No Longer Human by Osamu Dazai Book Review

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“A lonely modern man”- Natsume Soseki described himself with those words but I think that they are as true for Osamu Dazai and the protagonist of Dazai’s semi-autobiographical novel.

The novel is divided into three notebooks. The novel is narrated in first person and much of what the protagonist feels is is told rather than shown. If you don’t like first person narrators who go into great lenght you may want to skip this, then again it is only 177 pages long. There isn’t a lot of dialogue and it reads a lot like an essay. I have mixed feelings about this approach, on the one hand it gets to the point pretty quickly without frustating the reader with unnecessary details on the other hand it dictates exactly what the reader needs to feel about Yozo. This problem is slightly overcome the prologue and the epilogue.

The novel opens with a sort of short prologue by a journalist seeking to publish the three notebooks he had found after the war(WWII) imparting to the reader his impressions of Yozo through three photos of Yozo, as an adorable child with a monkey-like grin and clenched fists among women who were most likely his relatives, as a extra-ordinarily handsome young man sitting in a wicker chair with a smile somehow lacking in vitality, and as a man with streaks of grey hair this time no smile and with features so average and indistinct that he was instantly forgettable and lacking in individuality. The epilogue is by a bar woman who had looked after Yozo who gave the journalist the notebooks. The bar woman says that Yozo was fine and that it was all his father’s fault. Who should we believe? Well, Yozo himself begins the first notebook with ‘Mine has been a life of much shame’ and that sets the tone for the rest of the narrative.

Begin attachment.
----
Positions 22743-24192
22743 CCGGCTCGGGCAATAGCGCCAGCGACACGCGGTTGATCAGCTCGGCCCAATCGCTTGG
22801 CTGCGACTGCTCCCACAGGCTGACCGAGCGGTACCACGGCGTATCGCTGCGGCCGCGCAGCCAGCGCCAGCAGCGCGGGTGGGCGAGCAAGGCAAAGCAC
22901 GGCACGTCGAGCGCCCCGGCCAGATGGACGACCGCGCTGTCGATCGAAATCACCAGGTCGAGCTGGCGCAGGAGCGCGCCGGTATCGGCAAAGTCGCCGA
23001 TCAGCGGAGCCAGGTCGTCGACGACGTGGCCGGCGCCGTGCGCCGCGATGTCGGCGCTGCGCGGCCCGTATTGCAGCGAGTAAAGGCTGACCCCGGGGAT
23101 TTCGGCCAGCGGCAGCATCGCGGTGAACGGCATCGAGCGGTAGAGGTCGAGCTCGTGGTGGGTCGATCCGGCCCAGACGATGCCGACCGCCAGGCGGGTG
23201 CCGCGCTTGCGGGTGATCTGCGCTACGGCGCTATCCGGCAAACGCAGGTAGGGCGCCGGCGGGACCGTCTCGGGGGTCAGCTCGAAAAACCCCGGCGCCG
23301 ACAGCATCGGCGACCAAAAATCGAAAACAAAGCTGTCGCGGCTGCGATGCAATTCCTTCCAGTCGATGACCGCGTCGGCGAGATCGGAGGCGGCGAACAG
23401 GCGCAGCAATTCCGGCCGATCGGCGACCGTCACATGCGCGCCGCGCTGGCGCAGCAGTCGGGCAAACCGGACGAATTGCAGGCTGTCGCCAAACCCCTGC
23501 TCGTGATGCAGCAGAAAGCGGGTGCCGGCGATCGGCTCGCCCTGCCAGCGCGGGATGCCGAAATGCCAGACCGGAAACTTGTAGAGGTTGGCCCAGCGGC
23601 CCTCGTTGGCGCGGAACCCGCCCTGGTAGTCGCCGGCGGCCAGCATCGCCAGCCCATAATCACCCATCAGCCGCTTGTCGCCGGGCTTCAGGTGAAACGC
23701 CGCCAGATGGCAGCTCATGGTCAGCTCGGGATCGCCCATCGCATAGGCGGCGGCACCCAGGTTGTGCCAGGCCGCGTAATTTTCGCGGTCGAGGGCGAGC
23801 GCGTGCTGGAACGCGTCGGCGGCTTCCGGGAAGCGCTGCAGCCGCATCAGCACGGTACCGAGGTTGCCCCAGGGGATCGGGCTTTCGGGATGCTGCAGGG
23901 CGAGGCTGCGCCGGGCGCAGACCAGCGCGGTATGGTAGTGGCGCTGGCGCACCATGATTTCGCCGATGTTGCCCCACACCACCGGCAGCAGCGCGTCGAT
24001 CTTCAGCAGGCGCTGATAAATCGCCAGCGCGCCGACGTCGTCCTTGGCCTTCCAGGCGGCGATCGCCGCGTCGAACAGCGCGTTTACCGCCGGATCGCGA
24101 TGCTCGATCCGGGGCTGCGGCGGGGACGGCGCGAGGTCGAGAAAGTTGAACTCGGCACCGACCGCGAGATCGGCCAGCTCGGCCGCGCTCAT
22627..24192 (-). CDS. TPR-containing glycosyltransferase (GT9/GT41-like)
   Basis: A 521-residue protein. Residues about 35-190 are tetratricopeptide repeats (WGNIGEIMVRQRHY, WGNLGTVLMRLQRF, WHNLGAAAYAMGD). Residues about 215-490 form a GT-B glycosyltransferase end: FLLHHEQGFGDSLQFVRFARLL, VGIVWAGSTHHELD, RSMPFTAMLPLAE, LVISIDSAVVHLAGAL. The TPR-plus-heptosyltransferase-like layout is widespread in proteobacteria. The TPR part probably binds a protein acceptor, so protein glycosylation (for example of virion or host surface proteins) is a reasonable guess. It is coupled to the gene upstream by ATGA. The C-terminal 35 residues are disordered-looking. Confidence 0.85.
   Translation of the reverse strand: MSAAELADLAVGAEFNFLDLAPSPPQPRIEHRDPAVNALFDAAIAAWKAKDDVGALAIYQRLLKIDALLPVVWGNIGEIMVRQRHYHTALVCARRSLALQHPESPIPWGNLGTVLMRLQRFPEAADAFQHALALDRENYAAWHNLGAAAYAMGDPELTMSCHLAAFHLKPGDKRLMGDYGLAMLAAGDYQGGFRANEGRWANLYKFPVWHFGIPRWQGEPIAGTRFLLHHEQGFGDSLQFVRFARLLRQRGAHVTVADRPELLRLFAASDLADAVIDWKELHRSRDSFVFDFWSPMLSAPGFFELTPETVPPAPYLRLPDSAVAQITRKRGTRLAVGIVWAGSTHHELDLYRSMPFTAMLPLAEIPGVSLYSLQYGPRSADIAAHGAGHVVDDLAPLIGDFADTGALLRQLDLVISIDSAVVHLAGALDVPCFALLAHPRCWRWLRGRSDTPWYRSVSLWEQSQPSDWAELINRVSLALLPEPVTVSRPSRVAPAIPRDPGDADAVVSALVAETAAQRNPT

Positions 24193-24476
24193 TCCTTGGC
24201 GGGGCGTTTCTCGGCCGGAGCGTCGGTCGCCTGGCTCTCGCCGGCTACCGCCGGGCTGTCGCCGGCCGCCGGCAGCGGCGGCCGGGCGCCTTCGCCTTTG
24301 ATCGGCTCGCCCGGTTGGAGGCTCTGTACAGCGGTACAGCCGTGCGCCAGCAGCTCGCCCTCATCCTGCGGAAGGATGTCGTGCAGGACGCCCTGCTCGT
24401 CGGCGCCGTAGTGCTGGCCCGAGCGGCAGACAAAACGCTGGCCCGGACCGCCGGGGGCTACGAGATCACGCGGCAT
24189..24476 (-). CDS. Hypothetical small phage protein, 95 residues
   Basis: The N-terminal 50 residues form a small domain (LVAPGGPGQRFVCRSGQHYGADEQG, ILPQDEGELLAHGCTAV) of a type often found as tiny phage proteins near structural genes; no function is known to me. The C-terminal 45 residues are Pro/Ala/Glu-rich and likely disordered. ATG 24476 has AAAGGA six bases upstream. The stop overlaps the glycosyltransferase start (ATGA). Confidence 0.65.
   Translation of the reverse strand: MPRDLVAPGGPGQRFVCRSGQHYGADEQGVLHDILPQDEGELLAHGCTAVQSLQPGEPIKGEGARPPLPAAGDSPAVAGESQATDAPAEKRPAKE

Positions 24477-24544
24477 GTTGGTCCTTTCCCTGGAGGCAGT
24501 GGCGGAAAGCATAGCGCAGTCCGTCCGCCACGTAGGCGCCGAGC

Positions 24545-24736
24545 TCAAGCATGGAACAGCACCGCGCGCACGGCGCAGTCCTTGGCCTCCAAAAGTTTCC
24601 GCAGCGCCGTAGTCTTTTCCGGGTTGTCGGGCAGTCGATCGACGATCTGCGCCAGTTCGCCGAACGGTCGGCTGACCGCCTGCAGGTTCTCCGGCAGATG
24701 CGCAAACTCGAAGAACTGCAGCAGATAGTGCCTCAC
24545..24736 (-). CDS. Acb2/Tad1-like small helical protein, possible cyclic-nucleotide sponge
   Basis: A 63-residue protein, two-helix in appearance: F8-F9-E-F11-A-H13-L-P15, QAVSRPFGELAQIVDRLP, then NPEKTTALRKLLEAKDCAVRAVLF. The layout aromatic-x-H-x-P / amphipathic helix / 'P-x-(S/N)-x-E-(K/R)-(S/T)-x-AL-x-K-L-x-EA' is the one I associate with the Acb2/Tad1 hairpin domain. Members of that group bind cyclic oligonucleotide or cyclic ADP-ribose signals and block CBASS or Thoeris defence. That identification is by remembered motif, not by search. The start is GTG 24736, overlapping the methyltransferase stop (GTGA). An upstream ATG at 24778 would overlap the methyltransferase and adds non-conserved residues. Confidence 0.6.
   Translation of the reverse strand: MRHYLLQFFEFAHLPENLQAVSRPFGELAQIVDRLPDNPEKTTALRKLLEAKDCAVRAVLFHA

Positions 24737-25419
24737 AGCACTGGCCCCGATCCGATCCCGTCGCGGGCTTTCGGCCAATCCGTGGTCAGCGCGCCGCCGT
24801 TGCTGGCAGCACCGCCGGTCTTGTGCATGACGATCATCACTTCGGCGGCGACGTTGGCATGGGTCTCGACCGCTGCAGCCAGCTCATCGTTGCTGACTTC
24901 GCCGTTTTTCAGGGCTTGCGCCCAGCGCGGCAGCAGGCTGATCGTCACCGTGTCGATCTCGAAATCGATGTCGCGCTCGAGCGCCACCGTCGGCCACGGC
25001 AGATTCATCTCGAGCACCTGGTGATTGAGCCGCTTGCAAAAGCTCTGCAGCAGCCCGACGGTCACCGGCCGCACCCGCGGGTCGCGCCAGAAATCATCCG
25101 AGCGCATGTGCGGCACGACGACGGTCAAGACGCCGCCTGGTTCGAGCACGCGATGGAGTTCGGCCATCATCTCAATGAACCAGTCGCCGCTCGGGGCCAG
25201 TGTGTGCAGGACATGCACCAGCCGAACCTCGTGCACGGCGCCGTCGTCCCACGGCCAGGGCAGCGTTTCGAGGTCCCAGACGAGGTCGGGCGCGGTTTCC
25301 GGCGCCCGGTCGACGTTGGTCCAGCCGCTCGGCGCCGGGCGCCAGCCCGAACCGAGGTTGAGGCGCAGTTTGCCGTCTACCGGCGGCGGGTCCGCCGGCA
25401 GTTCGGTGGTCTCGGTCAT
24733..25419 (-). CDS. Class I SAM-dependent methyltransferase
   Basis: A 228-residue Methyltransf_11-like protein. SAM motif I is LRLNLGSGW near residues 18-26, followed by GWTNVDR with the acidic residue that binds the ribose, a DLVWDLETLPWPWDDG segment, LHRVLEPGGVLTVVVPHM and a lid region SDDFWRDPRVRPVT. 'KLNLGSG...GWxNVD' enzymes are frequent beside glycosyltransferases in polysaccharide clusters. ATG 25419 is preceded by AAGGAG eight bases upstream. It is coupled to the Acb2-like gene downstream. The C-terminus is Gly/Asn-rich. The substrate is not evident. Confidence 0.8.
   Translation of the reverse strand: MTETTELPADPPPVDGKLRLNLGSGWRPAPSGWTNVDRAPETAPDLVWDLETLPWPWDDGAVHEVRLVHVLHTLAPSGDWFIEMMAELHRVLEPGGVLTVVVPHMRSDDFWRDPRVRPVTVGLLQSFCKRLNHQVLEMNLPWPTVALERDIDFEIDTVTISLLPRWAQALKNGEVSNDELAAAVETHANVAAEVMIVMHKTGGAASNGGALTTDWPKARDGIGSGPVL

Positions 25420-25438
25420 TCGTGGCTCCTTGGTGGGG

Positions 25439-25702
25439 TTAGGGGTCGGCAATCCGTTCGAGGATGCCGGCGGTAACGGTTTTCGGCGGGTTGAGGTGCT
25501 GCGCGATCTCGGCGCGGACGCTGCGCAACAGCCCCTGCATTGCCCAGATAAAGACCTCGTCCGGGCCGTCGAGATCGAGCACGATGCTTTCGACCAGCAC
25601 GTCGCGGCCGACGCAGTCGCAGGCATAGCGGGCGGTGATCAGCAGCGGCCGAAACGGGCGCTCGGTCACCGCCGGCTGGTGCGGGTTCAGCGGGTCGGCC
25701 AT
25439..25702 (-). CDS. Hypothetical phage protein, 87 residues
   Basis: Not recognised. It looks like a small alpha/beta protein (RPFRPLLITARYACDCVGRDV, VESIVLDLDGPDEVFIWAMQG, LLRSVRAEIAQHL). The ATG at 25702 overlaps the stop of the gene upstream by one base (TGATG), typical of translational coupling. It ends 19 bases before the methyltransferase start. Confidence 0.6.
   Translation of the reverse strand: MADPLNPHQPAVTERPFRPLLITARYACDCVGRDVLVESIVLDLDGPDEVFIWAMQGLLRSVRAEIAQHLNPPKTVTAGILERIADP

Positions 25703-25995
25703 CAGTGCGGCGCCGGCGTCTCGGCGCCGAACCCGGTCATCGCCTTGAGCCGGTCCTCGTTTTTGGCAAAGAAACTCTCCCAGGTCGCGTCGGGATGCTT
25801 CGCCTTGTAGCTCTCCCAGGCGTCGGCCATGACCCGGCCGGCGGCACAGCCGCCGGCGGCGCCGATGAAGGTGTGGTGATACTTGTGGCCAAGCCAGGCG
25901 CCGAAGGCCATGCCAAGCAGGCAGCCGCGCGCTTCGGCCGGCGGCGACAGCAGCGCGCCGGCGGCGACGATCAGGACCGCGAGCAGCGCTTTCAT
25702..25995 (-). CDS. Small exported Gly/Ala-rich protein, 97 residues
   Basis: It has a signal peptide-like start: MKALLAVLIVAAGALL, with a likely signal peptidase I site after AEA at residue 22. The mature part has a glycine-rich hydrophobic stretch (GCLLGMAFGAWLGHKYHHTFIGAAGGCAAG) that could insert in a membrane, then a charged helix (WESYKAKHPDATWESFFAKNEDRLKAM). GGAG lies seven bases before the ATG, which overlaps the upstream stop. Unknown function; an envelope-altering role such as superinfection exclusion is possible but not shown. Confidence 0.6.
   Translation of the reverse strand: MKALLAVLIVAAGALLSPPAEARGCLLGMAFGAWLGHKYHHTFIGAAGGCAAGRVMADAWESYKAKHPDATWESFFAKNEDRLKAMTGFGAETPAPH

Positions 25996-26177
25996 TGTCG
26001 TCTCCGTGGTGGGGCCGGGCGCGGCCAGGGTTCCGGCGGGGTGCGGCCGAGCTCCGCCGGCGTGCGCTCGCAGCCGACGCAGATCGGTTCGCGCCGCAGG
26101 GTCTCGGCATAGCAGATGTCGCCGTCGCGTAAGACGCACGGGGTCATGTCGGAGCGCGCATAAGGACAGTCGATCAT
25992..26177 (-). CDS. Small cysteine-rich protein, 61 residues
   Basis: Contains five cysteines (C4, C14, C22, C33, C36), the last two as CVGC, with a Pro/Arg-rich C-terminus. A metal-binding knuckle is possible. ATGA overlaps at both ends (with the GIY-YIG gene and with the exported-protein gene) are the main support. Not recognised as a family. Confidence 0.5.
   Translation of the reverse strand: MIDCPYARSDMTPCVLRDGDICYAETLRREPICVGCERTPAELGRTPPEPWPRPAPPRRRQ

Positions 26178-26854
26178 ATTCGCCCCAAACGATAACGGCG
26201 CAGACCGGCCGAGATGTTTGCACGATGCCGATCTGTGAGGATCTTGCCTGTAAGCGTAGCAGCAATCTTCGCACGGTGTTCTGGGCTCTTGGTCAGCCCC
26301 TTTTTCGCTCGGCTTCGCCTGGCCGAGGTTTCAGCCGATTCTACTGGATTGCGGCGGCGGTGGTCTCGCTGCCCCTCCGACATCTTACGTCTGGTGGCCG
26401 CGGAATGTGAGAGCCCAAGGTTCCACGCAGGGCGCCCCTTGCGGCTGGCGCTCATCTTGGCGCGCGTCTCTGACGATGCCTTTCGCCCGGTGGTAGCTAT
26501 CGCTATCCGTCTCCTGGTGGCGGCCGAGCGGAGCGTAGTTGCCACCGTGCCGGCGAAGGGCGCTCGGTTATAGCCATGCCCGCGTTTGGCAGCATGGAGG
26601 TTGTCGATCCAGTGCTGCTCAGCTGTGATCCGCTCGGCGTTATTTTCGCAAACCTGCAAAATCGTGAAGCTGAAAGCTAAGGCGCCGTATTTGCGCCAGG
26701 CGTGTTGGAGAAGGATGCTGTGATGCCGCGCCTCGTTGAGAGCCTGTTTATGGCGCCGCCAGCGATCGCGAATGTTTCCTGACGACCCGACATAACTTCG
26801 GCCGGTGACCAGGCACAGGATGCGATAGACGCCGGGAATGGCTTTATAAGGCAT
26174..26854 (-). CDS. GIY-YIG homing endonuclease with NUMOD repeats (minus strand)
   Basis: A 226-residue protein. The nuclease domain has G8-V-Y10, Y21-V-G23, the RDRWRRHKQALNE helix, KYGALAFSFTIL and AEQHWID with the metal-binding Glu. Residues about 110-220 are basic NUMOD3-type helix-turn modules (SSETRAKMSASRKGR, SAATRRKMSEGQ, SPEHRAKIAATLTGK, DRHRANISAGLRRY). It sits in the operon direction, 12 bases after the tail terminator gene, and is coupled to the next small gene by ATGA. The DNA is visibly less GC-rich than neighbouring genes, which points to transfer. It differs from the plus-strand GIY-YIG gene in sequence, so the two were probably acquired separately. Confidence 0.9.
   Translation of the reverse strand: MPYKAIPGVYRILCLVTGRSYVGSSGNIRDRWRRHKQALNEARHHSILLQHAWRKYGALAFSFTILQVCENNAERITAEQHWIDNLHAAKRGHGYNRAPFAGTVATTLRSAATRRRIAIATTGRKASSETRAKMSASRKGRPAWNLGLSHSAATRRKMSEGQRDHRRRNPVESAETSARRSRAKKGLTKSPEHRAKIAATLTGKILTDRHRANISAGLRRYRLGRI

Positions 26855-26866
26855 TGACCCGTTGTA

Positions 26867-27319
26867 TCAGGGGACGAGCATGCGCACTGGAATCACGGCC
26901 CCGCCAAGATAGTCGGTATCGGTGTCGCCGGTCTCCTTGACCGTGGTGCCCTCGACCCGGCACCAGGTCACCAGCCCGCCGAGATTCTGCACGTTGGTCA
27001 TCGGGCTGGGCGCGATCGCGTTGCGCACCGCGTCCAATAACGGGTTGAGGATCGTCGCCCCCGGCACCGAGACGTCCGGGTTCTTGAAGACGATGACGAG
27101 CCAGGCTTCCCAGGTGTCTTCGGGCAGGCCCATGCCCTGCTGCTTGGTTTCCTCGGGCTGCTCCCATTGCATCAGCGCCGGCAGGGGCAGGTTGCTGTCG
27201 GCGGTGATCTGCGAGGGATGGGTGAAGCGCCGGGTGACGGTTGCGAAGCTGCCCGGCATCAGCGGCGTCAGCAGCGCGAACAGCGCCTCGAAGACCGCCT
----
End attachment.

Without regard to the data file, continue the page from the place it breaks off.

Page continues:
The protagonist could be described as a frail-hearted alcoholic womanizer seeking a mother who he could sleep with and then running away in a fit of fear from one woman to the next. Strangely enough though nothing is said about Yozo’s relationship with his mother the figure of Yozo’s father looms above the narrative even though or perhaps because his father is absent from most of the action in the novel. It is implied that he was brought up by his female relatives which in a way sets the tone for the life in which he would be living looked after by women.

Of course the specifics of the protagonist’s life are a world apart from most people’s lives. And yet most of his observations resonated with me. Many of the observations are quite mundane and well known, like for example how when he was a child he attended a political rally where his father gave a speech and the same adults who congratulated his father for his speech would then comment on how boring the speech was when his father was not there. Others are more difficult for me to relate to, like his inability to feel hunger and need to act as if he was hungry infront of his father’s house maids. I could go on listing and discussing each observation Yozo makes and that would be a worthy endavour but now I have got to get this post out to make some shekels fast.